How an FBI sting led to arrests of two Columbus cops for drug trafficking: a timeline
On Sept. 28, two Columbus police narcotics detectives were arrested by the FBI. The officers, 33-year-old John Kotchkoski and 44-year-old Marco Merino, face federal charges accusing them of trafficking cocaine and fentanyl in the Columbus area, as well as providing protection and support for the transportations of dozens of kilograms of cocaine.
Kotchkoski and Merino both remain in federal custody and have been placed on paid leave by Columbus police. Here's what we know of the allegations from documents filed in United States District Court about the investigation into the two officers.
2020: The confidential informant is introduced to Merino after being charged with multiple drug offenses in Franklin County. The informant told Merino he was hoping to provide information to help potentially reduce his sentence.
Jan. 18: The informant buys a half-kilogram of cocaine from an unspecified third-party and told Merino, who said police could not provide him with funds for a controlled buy. Merino suggested the informant use other money, which is against normal procedure.
Jan. 19: The informant and Merino meet in a vehicle driven by Merino, who tells the informant to sell the cocaine so he could be reimbursed and potentially make a profit. The informant says he doesn't want to sell the cocaine. Merino takes it from him, placing it in the backseat area of his vehicle. Following this conversation, the informant reaches out to the FBI to work for them.
Jan. 27: In a recorded meeting between the informant and Merino, Merino said he only sold a quarter-kilogram of cocaine and provided the remaining 284 grams of cocaine, along with $10,400 in U.S. money and 800 Mexican pesos to the informant.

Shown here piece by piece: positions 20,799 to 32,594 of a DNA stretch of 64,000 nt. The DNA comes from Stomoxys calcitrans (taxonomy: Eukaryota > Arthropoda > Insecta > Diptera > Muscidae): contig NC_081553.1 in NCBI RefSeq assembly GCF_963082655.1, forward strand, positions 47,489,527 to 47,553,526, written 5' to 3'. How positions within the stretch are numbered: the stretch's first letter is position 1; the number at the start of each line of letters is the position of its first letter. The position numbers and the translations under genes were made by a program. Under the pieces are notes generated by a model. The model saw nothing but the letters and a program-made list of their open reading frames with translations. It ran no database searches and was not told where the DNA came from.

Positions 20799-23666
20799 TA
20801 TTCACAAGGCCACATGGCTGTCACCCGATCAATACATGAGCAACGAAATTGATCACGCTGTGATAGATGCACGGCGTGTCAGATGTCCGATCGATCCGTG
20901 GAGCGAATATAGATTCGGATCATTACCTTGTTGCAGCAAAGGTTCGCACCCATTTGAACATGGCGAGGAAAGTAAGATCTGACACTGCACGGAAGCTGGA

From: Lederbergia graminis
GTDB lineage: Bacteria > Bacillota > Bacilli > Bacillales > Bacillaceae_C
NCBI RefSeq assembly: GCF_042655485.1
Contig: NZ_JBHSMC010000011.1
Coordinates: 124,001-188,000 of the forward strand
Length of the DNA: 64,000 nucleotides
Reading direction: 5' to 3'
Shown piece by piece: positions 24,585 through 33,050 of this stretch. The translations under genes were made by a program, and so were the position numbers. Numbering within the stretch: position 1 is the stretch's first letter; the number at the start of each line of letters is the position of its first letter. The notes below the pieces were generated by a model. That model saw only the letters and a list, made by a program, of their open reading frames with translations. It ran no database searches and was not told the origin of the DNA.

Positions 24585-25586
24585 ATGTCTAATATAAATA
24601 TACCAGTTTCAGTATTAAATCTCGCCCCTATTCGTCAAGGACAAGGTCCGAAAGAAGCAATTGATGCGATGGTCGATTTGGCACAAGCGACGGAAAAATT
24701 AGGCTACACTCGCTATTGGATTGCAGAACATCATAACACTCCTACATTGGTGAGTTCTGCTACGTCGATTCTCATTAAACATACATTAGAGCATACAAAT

During this meeting, Merino asked if the informant was wearing a wire and patted the informant's chest area, telling the informant to purchase more cocaine with the money he had provided.
March 22: The informant, at the direction of the FBI, asks Merino to provide support if the informant was pulled over by police while he said he was transporting cocaine. Merino agrees via text message.
March 23: The informant gives Merino $4,000 for providing the protection for the movement of the cocaine, as well as asking Merino to provide additional protection for another transport.
April 5: Merino tells the informant he intends to get Mexican citizenship and to purchase properties in Mexico to use as rentals as a way to launder the proceeds of his drug trafficking. He says he learned about this in DEA training. He also says during a meeting that he hopes the informant does not get prison time in his pending case so they "could traffic drugs together" and work as partners.
During this same meeting, Merino also says he has put an alert into a law enforcement system that would tell him if the FBI or DEA were investigating the informant. Merino said he would get that investigation halted because the informant was working for Merino as an informant.
April 14: The informant tells Merino he purchased four kilograms of cocaine, which was a lie the FBI asked the informant to tell Merino. The informant asks Merino to help with the transport by providing security, for which Merino would be paid. Merino agreed and was paid $8,000 the next day.
May 11: Merino is asked by the informant to have his phone handy in case a woman transporting cocaine was pulled over and needed Merino's assistance. This transport was also made up by the FBI. Merino was paid $2,000 the next day by the informant.
Undercover agent helps apprehend Merino
June 11: Merino met the informant and an undercover FBI agent posing as a high-ranking member of a drug trafficking ring. Merino told the undercover agent he was a police officer and was able to help the drug ring traffic drugs through the Columbus area, as well as use law enforcement databases and other security measures to protect transports of drugs. Merino also offered to "intervene in the event that the cocaine (was) intercepted by law enforcement."